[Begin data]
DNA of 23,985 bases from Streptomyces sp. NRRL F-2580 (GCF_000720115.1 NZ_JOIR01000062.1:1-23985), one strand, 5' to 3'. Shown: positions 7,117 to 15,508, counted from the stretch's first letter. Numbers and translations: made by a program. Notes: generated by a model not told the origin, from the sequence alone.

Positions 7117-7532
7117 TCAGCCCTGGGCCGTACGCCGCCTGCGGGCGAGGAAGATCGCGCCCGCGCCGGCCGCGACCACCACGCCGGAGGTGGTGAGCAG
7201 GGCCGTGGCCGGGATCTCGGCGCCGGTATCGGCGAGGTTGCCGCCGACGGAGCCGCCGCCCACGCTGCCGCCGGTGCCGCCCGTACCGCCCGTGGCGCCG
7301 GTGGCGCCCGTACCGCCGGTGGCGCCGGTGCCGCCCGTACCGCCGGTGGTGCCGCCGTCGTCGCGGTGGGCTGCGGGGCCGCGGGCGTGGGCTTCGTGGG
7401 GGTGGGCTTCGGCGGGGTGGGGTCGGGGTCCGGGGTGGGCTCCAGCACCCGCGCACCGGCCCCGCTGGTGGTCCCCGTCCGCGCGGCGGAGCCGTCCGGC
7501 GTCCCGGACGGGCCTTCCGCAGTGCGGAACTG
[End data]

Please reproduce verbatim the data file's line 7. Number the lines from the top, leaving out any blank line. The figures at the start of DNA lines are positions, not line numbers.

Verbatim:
7501 GTCCCGGACGGGCCTTCCGCAGTGCGGAACTG